Titus Flavius Clemens (c. 150 – c. 215), known as Clement of Alexandria to distinguish him from the earlier Clement of Rome, was a Christian theologian who taught at the Catechetical School of Alexandria. A convert to Christianity, he was an educated man who was familiar with classical Greek philosophy and literature. As his three major works demonstrate, Clement was influenced by Hellenistic philosophy to a greater extent than any other Christian thinker of his time, and in particular by Plato and the Stoics. His secret works, which exist only in fragments, suggest that he was also familiar with pre-Christian Jewish esotericism and Gnosticism. In one of his works he argued that Greek philosophy had its origin among non-Greeks, claiming that both Plato and Pythagoras were taught by Egyptian scholars. Among his pupils were Origen and Alexander of Jerusalem. This book contains one of his most important writings, an Exhortation to the Heathen (Protrepticus). Enjoy this classic work!
St Gregory is one of the most open and self-revealing of the Fathers of the Church, and his poetry is remarkable for its personal character. In these poems, he speaks of the joys and frustrations of his own life; he reveals his inner questioning about the purpose and values of life in the face of [...]
Patristics & Patrology
In a relatively short life time St. Basil (ca. 330-379) bequeathed to posterity a rich literary heritage. He intended the nine homilies on the Hexaemeron, probably delivered extemporaneously, to be an explanation of the literal meaning of the biblical account of creation. As a matter of fact these homilies show us a person who had [...]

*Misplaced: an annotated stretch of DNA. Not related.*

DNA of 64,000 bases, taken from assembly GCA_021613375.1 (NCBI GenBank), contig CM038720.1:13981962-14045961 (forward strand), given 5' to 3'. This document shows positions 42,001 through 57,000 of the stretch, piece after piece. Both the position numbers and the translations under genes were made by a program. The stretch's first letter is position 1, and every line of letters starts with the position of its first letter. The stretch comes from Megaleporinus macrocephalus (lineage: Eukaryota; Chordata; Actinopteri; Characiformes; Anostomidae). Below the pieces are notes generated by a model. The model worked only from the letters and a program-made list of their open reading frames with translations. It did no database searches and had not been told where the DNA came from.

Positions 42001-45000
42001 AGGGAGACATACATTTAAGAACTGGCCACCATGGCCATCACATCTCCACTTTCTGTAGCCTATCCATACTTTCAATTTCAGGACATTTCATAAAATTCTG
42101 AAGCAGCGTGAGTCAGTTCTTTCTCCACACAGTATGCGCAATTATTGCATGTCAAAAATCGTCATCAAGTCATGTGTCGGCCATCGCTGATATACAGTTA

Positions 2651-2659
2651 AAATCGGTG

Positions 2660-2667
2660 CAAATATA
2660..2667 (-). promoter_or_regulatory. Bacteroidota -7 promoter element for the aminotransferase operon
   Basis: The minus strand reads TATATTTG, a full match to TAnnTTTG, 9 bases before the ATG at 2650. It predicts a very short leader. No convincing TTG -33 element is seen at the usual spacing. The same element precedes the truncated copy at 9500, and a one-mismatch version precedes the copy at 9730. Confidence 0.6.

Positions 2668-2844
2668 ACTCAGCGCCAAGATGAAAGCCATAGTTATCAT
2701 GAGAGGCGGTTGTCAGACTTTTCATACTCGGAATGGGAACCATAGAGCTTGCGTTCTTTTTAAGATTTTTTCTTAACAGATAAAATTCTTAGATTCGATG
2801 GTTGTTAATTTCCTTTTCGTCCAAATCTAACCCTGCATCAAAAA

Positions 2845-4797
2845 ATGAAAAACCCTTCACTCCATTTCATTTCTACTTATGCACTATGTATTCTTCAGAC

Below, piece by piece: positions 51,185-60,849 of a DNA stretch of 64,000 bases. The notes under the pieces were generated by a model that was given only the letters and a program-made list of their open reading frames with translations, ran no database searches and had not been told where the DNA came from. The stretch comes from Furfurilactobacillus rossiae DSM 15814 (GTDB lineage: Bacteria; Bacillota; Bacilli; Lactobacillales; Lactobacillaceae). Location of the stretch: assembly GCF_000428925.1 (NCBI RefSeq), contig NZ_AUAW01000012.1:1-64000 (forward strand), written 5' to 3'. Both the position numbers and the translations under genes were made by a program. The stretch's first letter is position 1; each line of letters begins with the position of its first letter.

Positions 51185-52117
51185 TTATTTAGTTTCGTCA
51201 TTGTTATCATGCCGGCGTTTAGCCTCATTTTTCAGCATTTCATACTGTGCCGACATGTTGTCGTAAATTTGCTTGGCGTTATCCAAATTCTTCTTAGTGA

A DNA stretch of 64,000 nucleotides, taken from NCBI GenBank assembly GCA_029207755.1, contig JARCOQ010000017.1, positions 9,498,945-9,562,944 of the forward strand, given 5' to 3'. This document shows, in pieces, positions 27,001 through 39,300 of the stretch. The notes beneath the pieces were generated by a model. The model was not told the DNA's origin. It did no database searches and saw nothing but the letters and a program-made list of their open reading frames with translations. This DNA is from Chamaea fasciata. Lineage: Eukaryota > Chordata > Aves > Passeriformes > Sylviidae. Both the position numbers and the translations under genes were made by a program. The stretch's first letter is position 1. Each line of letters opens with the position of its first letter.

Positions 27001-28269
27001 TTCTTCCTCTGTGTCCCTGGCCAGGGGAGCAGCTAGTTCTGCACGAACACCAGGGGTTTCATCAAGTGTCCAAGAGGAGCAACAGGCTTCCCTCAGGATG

Pambo, Evagrius, Macarius of Egypt and Macarius of Alexandria, the four fathers presented in this volume, were well-known in Alexandria and Lower Egypt some 1600 years ago. Their lives, brought to fame by Palladius’ Lausiac History, provide valuable insight into the Egyptian monastic communities of the fourth century and into the saintly tradition of the [...]
Since the time of the early Church, Orthodox Christians have honored Mary, the Mother of God, with special solemnity on August 15. From the sixth century on, that celebration has been explicitly associated with her death, as the culmination of a human life uniquely “full of grace,” uniquely involved in the Mystery of our salvation [...]
Saint John of Damascus(c. 676 – 4 December 749) was an Arab Christian monk and priest. Born and raised in Damascus, he died at his monastery, Mar Saba, near Jerusalem. A polymath whose fields of interest and contribution included law, theology, philosophy, and music, before being ordained, he served as a Chief Administrator to the [...]